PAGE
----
SCOTTSDALE, Ariz. -- New Rockies closer Wade Davis brings a full mix of pitches, a history of success and, most importantly, high expectations.Davis started a postseason game for the Rays as a rookie in 2010, appeared in two World Series with the Royals -- including when they won the championship
SCOTTSDALE, Ariz. -- New Rockies closer Wade Davis brings a full mix of pitches, a history of success and, most importantly, high expectations.
Davis started a postseason game for the Rays as a rookie in 2010, appeared in two World Series with the Royals -- including when they won the championship in '15 -- and helped the Cubs reach the National League Championship Series last year. The Rockies signed Davis to a three-year, $52 million deal believing he is just the right guy for a team that made the postseason last year for the first time since 2009, but cannot afford to be satisfied.
Davis has learned that when times are difficult, the expectation doesn't change.
"I've been real fortunate to be on winning teams, but each team goes through a 10-game losing streak, goes through those times where you think you're doomed," Davis said. "The media is asking questions, 'Are you worried?' So you can either buy into that and be worried, or you're buying into your own thoughts, individually or as a team. Are you really buying into what kind of stories you're telling yourself, or what kind of stories that are written about you?
"The good teams always chip away and get out of those slumps, and they stay in those slumps a less amount of time than other teams. When they do come out of them, they are a more consistent team. This team won 88 games last year, so we're capable of doing that again, and then some."
Of course, knowing there's a closer like Davis at game's end helps with the winning expectation.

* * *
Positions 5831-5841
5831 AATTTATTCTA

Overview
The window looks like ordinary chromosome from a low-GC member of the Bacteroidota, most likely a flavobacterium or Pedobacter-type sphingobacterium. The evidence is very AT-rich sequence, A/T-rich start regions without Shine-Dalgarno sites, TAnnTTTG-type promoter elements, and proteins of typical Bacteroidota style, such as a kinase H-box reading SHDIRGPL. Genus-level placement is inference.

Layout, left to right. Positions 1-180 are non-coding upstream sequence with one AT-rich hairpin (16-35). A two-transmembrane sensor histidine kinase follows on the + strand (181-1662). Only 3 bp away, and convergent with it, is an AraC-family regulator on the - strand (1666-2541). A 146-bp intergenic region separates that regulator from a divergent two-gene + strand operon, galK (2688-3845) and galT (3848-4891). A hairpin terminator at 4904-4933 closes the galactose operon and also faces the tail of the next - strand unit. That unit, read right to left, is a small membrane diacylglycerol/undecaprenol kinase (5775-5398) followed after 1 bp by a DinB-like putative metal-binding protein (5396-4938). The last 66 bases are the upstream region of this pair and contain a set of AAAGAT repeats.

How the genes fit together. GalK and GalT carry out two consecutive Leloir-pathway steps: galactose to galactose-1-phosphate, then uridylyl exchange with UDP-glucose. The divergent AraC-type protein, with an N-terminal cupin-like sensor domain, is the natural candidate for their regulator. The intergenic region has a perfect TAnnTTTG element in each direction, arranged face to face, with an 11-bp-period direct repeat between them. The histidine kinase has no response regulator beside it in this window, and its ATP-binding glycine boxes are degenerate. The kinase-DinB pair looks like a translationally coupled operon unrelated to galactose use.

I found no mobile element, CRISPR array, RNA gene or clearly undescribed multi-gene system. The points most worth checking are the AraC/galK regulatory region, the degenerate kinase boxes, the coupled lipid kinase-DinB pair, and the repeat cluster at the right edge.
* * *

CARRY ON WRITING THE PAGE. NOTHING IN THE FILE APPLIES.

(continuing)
Davis, 32, has converted 76 of his 81 save opportunities over the past three seasons, while making the All-Star Game each of those years -- twice with the Royals, last season with the Cubs. He has converted 93.7 percent of his save chances over the past two seasons, which ranks second in the Majors.
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With the Rays and early with the Royals, Davis started and pitched in relief. Interestingly, he kept his pitch mix -- a fastball, hard cutter, slider and curveball, with an occasional changeup. He concentrated on mental adjustments.
"I remember telling him when I was going to send him to the bullpen, we were going to send him down for a couple of days and I wanted him to pitch an inning, take a day off, pitch an inning, then come back," said Royals manager Ned Yost, who switched Davis permanently in 2013. "And he said, 'If you don't mind, I want to take a day off, pitch two innings and then take a day off, and then come back. I said, 'Why?' 'Because I've got to get back into a reliever's mindset. I've got to get back to raring back and attacking hitters, instead of pacing myself as a starter.'
"When he left, he was 91, 92, 93 [mph], and he came back throwing 97, 98."
Rockies manager Bud Black noted that whether a closer brings a diverse mix, like Davis, or relies on limited pitches -- like future Hall of Famer Mariano Rivera with his cutter -- there are brains behind the arm, because they can hit different spots with their pitches.
"The good ones pitch," Black said. "Very rarely, if you're just a thrower, you don't pass the test of time."
According to Statcast™, Davis has reduced his fastball usage from 58 percent in 2014 to 44 percent last season. Over the past two years, he has thrown his cutter/slider 32 percent of the time and his curveball 19-21 percent. Actually, he occasionally manipulates the curve and the cutter into something of a slider.
"I'm always trying to get better, any kind of way I can," Davis said. "At the time, I felt good with all the pitches I had, and I was still working on other pitches. It's something that I'll always continue to do."
The pitches don't matter as much to Davis as leaving the mound with the Rockies winning does. He sees that attitude already among his new teammates.
"One thing that it feels like, those teams that you're on that are like that, they try to win every single game the whole year," Davis said. "That's what it feels like. That's what makes the difference between winning those extra games at the end. It's those games that we were down and we came back, or holding it down when you're ahead. That's the difference between being a really great team and a good team."
Thomas Harding has covered the Rockies since 2000, and for MLB.com since 2002. Follow him on Twitter and like his Facebook page.